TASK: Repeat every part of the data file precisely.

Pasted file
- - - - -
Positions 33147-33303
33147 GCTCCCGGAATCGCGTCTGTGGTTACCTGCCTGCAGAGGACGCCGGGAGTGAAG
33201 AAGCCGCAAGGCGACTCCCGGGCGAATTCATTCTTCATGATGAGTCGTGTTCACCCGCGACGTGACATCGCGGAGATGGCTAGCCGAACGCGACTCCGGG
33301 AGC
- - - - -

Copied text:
Positions 33147-33303
33147 GCTCCCGGAATCGCGTCTGTGGTTACCTGCCTGCAGAGGACGCCGGGAGTGAAG
33201 AAGCCGCAAGGCGACTCCCGGGCGAATTCATTCTTCATGATGAGTCGTGTTCACCCGCGACGTGACATCGCGGAGATGGCTAGCCGAACGCGACTCCGGG
33301 AGC